T-tests or chi-square analyses were used, as appropriate, to compare the provinces on demographic characteristics (e.g., sex), the health sub-scales and the CAPs. An absolute difference between regions of at least 10% was used to define differences that were clinically relevant. Given the large sample size, very small and likely meaningless differences would be statistically significant with an alpha level of 0.05.
The HCQIs were all calculated based on items within the RAI-HC and are typically expressed as rates of issues to be avoided in the home care population [7]. Each HCQI is defined by both a numerator and a denominator, with the denominator used to identify the population at risk. For example, the inadequate pain control HCQI is calculated by dividing the number of clients who experience pain that is not adequately controlled by their medications (numerator) by the number of clients who are experiencing pain (denominator). The client-level risk adjusters were applied as outlined by Hirdes et al. [7]. All analyses were completed using SAS software v. 9.2 (SAS Institute Inc., Cary, NC).

Results

The mean age of the sample was 83.2 years (sd = 7.6), the majority were female (68.6%) and approximately 60% of clients were divorced, separated or were widowed (Table 2). In the WRHA, a higher proportion of clients had some high school education or graduated from high school (11.7% difference). Overall, the two provinces were very similar with respect to demographic characteristics.
Table 2
Demographic characteristics comparing Ontario and the Winnipeg Regional Health Authority (n = 111,804)
 
Overall (n = 111,804)
Ontario (n = 102,554)
WRHA (n = 9,250)
p value
 
% (n)
 
Age
Mean (SD)
83.2 (7.6)
83.2 (7.6)
83.4 (7.4)
0.003
65–74
15.7 (17,560)
15.8 (16,224)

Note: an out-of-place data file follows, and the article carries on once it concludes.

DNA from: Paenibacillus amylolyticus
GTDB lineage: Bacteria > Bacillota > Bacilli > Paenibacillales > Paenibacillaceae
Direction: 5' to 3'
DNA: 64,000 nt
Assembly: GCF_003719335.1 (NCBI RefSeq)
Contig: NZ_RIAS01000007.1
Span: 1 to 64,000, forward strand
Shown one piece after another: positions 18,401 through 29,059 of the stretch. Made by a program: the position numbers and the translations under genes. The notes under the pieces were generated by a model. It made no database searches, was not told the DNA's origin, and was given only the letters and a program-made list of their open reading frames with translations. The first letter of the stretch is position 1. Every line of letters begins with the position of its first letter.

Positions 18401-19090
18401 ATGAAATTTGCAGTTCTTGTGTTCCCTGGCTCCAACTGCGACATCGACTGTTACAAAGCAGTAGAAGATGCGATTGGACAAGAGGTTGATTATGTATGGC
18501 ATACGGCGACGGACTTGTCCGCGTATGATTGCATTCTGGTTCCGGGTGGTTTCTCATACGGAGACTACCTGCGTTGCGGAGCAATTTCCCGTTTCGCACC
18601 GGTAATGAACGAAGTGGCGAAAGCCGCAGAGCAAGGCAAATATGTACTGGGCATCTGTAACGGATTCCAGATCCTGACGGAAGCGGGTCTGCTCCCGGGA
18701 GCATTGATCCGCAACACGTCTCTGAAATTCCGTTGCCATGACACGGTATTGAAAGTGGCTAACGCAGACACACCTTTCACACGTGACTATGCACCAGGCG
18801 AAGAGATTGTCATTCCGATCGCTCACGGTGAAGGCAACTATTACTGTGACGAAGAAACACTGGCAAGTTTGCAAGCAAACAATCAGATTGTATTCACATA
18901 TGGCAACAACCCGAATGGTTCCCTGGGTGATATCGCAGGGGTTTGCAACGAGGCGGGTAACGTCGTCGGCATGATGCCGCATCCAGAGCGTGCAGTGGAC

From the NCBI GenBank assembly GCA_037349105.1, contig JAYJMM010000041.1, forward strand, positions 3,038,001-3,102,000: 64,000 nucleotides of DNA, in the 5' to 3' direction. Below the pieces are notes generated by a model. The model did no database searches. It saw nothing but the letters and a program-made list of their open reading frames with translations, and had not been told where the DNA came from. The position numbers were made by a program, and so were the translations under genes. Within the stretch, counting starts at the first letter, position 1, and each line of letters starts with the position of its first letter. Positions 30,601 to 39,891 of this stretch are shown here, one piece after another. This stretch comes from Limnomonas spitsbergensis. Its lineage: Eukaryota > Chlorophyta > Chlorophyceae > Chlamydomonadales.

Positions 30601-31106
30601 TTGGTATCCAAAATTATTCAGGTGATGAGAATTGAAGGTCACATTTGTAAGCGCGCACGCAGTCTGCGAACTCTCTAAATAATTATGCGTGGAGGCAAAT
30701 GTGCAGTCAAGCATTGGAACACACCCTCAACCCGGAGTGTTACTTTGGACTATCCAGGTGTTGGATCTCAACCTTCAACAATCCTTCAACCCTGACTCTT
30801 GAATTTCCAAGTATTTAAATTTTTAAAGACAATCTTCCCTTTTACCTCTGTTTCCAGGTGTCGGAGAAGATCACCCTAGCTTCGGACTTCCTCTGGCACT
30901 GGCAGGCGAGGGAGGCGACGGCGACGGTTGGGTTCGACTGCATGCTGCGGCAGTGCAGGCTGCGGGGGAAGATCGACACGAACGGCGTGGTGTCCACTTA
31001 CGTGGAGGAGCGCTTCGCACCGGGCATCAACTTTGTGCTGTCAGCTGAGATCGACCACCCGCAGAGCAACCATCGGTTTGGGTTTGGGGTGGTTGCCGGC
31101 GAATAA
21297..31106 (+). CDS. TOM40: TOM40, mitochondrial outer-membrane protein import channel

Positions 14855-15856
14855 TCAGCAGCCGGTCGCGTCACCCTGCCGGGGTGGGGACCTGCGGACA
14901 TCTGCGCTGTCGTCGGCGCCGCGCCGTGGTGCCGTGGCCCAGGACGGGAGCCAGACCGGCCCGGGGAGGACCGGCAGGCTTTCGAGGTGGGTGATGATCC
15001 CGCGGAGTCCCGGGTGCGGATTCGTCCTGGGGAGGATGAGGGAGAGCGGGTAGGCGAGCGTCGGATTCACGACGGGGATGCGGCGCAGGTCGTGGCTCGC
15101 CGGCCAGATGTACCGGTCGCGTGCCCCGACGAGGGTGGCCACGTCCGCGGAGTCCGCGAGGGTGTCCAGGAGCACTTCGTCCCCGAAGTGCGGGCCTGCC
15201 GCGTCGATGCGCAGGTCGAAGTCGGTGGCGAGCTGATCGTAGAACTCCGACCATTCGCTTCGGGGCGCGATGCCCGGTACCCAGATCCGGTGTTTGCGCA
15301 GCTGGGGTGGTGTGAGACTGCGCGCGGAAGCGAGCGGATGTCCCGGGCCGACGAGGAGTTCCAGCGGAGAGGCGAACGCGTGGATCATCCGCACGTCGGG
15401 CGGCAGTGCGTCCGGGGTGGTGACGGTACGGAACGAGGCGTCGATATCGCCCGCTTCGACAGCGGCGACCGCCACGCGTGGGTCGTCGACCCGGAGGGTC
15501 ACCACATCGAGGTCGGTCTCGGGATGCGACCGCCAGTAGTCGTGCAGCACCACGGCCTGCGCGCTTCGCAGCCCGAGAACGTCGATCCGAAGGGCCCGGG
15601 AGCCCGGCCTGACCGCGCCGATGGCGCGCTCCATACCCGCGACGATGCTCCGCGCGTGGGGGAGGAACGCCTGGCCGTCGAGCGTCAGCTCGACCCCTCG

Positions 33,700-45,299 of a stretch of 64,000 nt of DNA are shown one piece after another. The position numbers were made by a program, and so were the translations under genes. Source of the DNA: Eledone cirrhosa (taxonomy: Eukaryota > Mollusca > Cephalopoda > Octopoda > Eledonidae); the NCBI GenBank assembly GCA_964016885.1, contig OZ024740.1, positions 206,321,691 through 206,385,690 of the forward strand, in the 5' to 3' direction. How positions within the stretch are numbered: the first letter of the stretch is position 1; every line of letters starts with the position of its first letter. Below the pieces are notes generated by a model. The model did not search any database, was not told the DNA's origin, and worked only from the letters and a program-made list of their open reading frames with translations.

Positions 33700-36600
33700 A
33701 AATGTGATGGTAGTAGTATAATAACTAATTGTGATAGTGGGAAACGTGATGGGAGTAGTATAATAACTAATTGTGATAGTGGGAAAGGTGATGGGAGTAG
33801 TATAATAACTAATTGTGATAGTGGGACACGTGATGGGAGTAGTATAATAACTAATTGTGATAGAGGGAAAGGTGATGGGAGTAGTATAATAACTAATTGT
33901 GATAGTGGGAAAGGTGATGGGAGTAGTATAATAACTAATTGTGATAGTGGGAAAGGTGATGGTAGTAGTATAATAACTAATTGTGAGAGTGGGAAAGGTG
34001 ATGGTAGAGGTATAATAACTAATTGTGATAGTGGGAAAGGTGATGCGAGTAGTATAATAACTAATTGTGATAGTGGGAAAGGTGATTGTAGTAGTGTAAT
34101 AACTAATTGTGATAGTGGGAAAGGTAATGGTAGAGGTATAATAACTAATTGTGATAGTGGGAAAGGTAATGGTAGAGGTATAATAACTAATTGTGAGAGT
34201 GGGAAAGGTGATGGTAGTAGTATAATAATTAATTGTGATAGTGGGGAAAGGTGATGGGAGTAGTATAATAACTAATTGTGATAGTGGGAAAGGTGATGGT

14.4 (1,336)
0.0007
75–84
40.2 (44,893)
40.0 (41,058)
41.5 (3,835)
85+
44.1 (49,351)
44.1 (45,2721)
44.1 (4,079)
Sex
Female
68.6 (76,738)
68.3 (70,040)
72.4 (6,698)
<0.0001
Marital status
Never married
4.6 (5,146)
4.3 (4,428)
7.8 (718)
<0.0001
Married
34.7 (38,844)
35.3 (36,217)
28.4 (2,627)
Widowed/
separated/divorced
59.9 (66,974)
59.6 (61,139)
63.1 (5,835)
Other
0.8 (840)
0.8 (770)
0.8 (70)
Highest level of education
No schooling
2.0 (2,078)
2.1 (1,976)
1.1 (102)
<0.0001
Eighth grade or less
23.8 (24,316)
23.8 (22,028)
24.7 (2,288)
Some high school/high school graduate
33.2 (33,899)
32.2 (29,841)
43.9 (4,058)
Post-Secondary education
21.5 (21,943)
21.6 (19,993)
21.1 (1,950)
Unknown
19.4 (19,761)
20.4 (18,909)
9.2 (852)
 
The majority of home care clients (92.4%) required full assistance with instrumental activities of daily living (IADLs). Approximately 35% of the sample experienced ADL impairment, and nearly 50% of the clients had some degree of cognitive impairment. The two regions were very similar on the health sub-scales with the exception of the Cognitive Performance Scale in which the rate of cognitive impairment was 11.8% higher in Ontario (Table 3).
Table 3
Health and well-being comparing clients from Ontario and the WRHA (n = 111,804)
Health sub-scales
All (n = 111,804)
Ontario (n = 102,554)
WRHA (n = 9,250)
p value
% (n)
IADL difficulty scale
Independent or Some Help (0,1)
7.6 (8,523)
7.4 (7,560)
10.4 (963)
<0.0001
Full Help (2+)
92.4 (103,281)
92.6 (94,994)
89.6 (8,287)
ADL self-performance hierarchy scale
No impairment (0,1)
65.2 (72,910)
64.6 (66,208)
72.5 (6,702)
<0.0001
Impairment (2+)
34.8 (38,894)
35.4 (36,346)
27.6 (2,548)
Depression rating scale
No signs/symptoms of depression (0,1, 2)
84.3 (94,270)
83.8 (85,898)
90.5 (8,372)
<0.0001
Signs and symptoms of depression (3+)
15.7 (17,534)
16.2 (16,656)
9.5 (878)
Cognitive performance scale
Intact or mild impairment(0,1)
52.2 (58,304)
51.2 (52,479)
63.0 (5,825)
<0.0001
Cognitive impairment (2+)
47.8 (53,481)
48.8 (50,056)
37.0 (3,425)
Pain scale
No pain/less than daily pain (0,1)
45.6 (50,967)
45.3 (46,500)
48.3 (4,467)
<0.0001
Daily pain/severe (2+)
54.4 (60,832)
54.7 (56,049)
51.7 (4,783)
CHESS scale†
Low level of health instability (0,1)
63.0 (70,371)
62.3 (63,883)
71.1 (6,488)
<0.0001
Mild/severe level of health instability (2+)
37.0 (41,315)
37.7 (38,671)
29.0 (2,644)
 
†CHESS = Changes in Health, End-stage disease, Signs and Symptoms Scale [23].